Yorkshire BS cashes in on consumer nostalgia for branch-based passbook accounts

Yorkshire BS cashes in on consumer nostalgia for branch-based passbook accounts

Yorkshire Building Society is trumpeting the success of its new savings account which, despite bucking the digital trend in favour of a traditional passbook and branch-based approach, has proved a huge hit with customers.

The society's Triple Access Saver account - which cannot be accessed online - has been its most popular savings account since it was launched a year ago this week in response to customer calls for a more traditional, non-digital offering.

Although Yorkshire is not saying how many have actually signed up, the number of accounts opened in the past 12 months is almost three times that of any of its other savings options across any channel.

Explaining the popularity of the account, the Society cites its own research, which finds that more than three in five customers prefer the traditional branch network as their main method of managing their savings, most frequently citing customer service and convenience as the reasons for this choice.

More than half the Yorkshire's customers prefer to use a passbook to keep track of transactions on their account and almost 70% favour a branch-based account with a competitive variable rate.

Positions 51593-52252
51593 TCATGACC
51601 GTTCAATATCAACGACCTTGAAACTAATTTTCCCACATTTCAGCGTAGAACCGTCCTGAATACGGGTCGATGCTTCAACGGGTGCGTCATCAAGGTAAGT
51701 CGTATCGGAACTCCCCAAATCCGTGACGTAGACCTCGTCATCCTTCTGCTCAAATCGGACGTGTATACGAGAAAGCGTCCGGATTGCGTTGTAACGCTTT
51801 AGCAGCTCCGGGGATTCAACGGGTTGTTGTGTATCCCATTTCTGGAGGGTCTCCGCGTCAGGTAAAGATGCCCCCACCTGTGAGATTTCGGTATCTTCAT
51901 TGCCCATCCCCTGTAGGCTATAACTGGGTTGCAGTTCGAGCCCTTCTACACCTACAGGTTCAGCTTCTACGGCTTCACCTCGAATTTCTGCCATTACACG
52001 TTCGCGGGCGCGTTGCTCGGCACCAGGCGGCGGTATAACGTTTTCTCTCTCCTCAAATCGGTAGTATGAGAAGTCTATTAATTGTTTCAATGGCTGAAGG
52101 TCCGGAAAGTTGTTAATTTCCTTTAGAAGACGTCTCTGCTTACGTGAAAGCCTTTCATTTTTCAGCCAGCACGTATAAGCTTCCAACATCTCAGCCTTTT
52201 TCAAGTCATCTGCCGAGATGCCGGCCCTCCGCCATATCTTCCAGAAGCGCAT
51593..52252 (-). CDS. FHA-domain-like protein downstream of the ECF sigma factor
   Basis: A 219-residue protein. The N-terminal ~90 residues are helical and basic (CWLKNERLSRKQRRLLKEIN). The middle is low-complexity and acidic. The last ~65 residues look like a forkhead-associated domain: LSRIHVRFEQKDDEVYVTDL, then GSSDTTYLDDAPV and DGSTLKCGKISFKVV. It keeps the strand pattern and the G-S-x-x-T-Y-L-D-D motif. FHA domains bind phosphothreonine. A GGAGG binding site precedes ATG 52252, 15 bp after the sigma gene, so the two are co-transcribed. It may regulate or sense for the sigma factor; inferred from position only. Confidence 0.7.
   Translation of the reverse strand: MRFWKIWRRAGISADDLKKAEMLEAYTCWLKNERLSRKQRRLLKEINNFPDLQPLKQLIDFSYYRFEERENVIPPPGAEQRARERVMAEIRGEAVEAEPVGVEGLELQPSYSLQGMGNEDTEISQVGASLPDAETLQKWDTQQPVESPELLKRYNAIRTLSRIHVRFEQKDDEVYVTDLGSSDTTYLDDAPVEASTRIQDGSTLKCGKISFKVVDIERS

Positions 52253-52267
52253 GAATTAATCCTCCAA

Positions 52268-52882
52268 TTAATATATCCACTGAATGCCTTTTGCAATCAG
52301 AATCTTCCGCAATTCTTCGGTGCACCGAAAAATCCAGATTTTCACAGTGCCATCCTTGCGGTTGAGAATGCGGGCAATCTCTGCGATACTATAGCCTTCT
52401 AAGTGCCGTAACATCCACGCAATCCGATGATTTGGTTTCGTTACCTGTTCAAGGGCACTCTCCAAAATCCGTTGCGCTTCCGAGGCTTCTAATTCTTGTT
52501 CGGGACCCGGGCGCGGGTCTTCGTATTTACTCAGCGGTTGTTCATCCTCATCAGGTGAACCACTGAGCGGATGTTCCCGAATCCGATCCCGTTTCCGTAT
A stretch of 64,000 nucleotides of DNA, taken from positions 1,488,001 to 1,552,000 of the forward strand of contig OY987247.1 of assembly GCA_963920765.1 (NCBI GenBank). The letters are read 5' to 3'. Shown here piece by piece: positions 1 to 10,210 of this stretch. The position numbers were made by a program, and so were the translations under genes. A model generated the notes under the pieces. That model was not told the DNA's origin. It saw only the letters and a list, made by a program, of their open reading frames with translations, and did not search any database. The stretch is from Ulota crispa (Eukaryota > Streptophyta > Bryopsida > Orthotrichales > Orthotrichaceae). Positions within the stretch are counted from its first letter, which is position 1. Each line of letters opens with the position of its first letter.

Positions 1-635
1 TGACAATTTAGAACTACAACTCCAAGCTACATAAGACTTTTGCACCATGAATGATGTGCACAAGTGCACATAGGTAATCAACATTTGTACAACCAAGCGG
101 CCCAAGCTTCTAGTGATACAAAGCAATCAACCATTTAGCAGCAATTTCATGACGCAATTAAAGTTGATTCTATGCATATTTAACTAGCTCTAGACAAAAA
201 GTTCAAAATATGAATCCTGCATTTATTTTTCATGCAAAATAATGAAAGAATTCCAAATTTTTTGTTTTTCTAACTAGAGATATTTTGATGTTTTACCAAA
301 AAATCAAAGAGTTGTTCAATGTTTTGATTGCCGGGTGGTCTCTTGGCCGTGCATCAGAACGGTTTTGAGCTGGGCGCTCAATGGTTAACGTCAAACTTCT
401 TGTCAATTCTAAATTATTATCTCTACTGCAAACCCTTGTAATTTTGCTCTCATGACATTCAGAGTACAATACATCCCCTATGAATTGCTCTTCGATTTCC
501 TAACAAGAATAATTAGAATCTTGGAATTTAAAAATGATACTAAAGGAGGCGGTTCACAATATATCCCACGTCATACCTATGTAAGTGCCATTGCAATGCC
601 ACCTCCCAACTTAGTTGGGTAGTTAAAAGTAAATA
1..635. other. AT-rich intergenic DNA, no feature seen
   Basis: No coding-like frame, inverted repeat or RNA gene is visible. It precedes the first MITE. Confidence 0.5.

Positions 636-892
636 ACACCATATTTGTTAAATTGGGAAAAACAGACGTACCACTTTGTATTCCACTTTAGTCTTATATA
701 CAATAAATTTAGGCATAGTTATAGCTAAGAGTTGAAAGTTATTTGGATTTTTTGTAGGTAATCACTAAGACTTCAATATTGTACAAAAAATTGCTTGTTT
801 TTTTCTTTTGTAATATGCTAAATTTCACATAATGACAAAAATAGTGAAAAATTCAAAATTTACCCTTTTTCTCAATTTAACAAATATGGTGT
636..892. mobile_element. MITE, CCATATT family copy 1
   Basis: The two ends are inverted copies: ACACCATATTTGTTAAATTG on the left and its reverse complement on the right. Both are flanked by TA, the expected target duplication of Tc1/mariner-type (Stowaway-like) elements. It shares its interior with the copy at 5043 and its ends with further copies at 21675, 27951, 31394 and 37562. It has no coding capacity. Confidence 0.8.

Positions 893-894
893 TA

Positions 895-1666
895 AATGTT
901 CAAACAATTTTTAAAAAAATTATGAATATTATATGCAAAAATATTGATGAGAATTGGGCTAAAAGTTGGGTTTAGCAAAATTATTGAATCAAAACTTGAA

Mike Helliwell, manager, savings products, Yorkshire, says: "This time last year there was some scepticism in the media about whether - in the age of Internet banking - savers really wanted a simple, traditional passbook account. The fact that Triple Access Saver has been our most popular savings account since its launch speaks for itself".

Branch banking has been in decline in the UK as customers turn to the convenience of the Web and, recently, the nascent mobile channel. However, there have been signs of a revival of old-fashioned options led by the branch-centred Metro Bank, which this week raised £126 million to expand its network, and joined recently by Marks & Spencer.

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